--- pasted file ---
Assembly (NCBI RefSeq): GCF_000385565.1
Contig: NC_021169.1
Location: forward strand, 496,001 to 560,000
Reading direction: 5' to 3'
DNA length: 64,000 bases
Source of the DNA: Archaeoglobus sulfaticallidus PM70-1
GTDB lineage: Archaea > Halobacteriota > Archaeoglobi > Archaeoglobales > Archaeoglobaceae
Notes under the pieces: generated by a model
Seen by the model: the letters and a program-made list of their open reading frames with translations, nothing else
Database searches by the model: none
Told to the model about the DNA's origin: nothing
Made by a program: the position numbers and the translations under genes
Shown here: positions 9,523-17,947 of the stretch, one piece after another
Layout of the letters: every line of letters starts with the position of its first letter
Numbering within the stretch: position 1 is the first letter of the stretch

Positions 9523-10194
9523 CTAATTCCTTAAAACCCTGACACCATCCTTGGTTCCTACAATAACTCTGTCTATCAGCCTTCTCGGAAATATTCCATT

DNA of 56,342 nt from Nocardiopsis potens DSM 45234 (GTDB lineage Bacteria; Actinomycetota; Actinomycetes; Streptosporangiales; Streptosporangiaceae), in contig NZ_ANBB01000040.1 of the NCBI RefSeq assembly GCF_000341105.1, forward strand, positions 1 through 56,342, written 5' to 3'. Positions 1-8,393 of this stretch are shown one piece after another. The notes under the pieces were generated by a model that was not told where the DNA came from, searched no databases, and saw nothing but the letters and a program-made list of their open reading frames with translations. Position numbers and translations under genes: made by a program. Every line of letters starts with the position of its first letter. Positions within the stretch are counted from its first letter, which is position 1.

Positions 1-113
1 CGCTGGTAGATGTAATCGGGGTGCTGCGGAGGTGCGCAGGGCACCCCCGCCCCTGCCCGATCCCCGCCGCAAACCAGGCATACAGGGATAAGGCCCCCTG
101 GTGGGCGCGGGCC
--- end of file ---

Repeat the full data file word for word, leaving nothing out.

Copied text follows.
Assembly (NCBI RefSeq): GCF_000385565.1
Contig: NC_021169.1
Location: forward strand, 496,001 to 560,000
Reading direction: 5' to 3'
DNA length: 64,000 bases
Source of the DNA: Archaeoglobus sulfaticallidus PM70-1
GTDB lineage: Archaea > Halobacteriota > Archaeoglobi > Archaeoglobales > Archaeoglobaceae
Notes under the pieces: generated by a model
Seen by the model: the letters and a program-made list of their open reading frames with translations, nothing else
Database searches by the model: none
Told to the model about the DNA's origin: nothing
Made by a program: the position numbers and the translations under genes
Shown here: positions 9,523-17,947 of the stretch, one piece after another
Layout of the letters: every line of letters starts with the position of its first letter
Numbering within the stretch: position 1 is the first letter of the stretch

Positions 9523-10194
9523 CTAATTCCTTAAAACCCTGACACCATCCTTGGTTCCTACAATAACTCTGTCTATCAGCCTTCTCGGAAATATTCCATT

DNA of 56,342 nt from Nocardiopsis potens DSM 45234 (GTDB lineage Bacteria; Actinomycetota; Actinomycetes; Streptosporangiales; Streptosporangiaceae), in contig NZ_ANBB01000040.1 of the NCBI RefSeq assembly GCF_000341105.1, forward strand, positions 1 through 56,342, written 5' to 3'. Positions 1-8,393 of this stretch are shown one piece after another. The notes under the pieces were generated by a model that was not told where the DNA came from, searched no databases, and saw nothing but the letters and a program-made list of their open reading frames with translations. Position numbers and translations under genes: made by a program. Every line of letters starts with the position of its first letter. Positions within the stretch are counted from its first letter, which is position 1.

Positions 1-113
1 CGCTGGTAGATGTAATCGGGGTGCTGCGGAGGTGCGCAGGGCACCCCCGCCCCTGCCCGATCCCCGCCGCAAACCAGGCATACAGGGATAAGGCCCCCTG
101 GTGGGCGCGGGCC